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CR from OG 2017

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Joined: 24 Oct 2016
Posts: 12
CR from OG 2017 [#permalink]

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New post 06 Dec 2016, 03:34
I find that sometimes OG 2017 is not trying to give clear and sensible explanations for answers to CR. I post a question here and was hoping someone please clarity the working of the solution.

The difference in average annual income in favor of employees who have college degrees, compared with those who do not have such degrees, doubled between 1980 and 1990. Some analysts have hypothesized that increased competition between employers for employees with college degrees drove up income for such employees.

Which of the following, if true, most seriously undermines the explanations described above?

(A) During the 1980s a growing percentage of college graduates, unable to find jobs requiring a college degree, took unskilled jobs.

(A) is the right answer, and I got it right. But I wanna know why? I have learned from Kaplan that I want to notice the shift of topic from evidence to conclusion as the shift is always where the assumption lies. In this particular question, the evidence is talking about degrees and income, whereas the conclusion is talking about companies, competition and income. So one of the assumptions of the argument has to do with how degrees relates to competition. However, I could go no further. With this very vague piece of clue, I thought A was right. Could anyone please further explain why A is correct or maybe come up with a more solid way to point to the right answer? Btw, I am also very keen to learn a generic methodology of CR. I have read Powerscore a lot of people around here highly recommend. Well, I was not very impressed. The book is kind of like manhattan SC, lengthy but does not seem to come up with a compact and easy to follow method. Note that I'm by no means saying those two books aren't good! They're really good, but I just wish the authors synthesized all the methods proposed in the books.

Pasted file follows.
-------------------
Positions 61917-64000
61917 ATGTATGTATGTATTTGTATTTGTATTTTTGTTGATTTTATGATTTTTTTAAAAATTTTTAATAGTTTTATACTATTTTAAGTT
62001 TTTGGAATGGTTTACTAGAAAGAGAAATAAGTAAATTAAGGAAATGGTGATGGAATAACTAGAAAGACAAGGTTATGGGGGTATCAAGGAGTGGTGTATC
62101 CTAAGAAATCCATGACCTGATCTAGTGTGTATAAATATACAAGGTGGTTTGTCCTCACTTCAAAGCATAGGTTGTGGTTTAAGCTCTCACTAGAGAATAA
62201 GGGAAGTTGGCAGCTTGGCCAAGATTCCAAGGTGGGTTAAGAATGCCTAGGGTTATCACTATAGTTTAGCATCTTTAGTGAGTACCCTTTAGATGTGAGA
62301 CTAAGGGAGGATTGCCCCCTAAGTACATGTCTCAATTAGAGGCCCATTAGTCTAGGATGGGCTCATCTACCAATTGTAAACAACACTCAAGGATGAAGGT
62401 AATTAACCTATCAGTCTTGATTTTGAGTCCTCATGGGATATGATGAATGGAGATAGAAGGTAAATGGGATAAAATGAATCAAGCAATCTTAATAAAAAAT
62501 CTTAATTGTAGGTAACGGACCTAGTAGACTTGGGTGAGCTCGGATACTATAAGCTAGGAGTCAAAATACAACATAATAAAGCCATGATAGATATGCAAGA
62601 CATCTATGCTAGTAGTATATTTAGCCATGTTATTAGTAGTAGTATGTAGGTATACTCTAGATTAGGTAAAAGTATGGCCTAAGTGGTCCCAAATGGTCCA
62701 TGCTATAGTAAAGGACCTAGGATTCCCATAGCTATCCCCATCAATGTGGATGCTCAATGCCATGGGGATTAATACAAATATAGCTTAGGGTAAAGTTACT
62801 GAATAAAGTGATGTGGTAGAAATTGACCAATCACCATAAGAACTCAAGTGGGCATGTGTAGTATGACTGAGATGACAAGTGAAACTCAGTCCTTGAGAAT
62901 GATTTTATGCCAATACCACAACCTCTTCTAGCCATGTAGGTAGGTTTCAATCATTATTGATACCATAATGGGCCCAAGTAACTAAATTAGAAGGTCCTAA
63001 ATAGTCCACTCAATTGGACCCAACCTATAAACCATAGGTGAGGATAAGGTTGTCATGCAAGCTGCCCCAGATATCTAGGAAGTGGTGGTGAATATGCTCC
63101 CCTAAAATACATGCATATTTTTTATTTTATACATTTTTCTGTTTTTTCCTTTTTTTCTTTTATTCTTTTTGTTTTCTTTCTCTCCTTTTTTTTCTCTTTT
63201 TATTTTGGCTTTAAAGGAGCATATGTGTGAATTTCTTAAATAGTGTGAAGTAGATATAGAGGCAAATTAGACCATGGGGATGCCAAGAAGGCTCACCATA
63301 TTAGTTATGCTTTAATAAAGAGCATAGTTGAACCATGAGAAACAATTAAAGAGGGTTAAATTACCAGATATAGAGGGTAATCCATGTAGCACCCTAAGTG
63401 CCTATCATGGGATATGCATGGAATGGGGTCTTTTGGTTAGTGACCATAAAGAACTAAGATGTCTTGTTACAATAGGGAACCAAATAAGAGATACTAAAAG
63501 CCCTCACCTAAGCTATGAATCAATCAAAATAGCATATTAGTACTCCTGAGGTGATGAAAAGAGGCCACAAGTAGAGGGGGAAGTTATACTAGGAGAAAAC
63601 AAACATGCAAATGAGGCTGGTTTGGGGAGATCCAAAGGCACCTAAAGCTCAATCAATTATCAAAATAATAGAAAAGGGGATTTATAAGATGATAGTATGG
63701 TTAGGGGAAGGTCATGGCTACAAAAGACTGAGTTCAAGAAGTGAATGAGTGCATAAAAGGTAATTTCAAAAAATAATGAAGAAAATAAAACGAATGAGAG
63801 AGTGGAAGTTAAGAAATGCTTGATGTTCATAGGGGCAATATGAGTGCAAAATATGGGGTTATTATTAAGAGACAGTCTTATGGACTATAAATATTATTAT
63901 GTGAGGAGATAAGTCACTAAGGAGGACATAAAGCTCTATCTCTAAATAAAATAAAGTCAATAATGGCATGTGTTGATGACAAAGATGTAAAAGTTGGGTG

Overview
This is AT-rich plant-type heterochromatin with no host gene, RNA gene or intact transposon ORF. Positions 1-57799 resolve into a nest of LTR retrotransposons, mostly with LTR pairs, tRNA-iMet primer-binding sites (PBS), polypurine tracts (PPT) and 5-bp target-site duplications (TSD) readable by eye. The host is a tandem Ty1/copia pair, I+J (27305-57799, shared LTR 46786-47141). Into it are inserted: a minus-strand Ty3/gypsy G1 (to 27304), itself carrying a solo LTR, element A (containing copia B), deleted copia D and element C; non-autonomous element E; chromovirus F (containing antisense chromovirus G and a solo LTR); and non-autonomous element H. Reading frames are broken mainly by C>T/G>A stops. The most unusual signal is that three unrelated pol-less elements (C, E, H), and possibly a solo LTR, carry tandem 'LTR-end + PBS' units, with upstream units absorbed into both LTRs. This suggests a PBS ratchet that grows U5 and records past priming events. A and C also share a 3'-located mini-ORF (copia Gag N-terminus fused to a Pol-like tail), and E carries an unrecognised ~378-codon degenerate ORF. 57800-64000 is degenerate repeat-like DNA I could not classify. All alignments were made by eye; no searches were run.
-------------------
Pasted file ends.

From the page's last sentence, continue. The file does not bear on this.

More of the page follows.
Thank you very much!
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CR from OG 2017   [#permalink] 06 Dec 2016, 03:34
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CR from OG 2017

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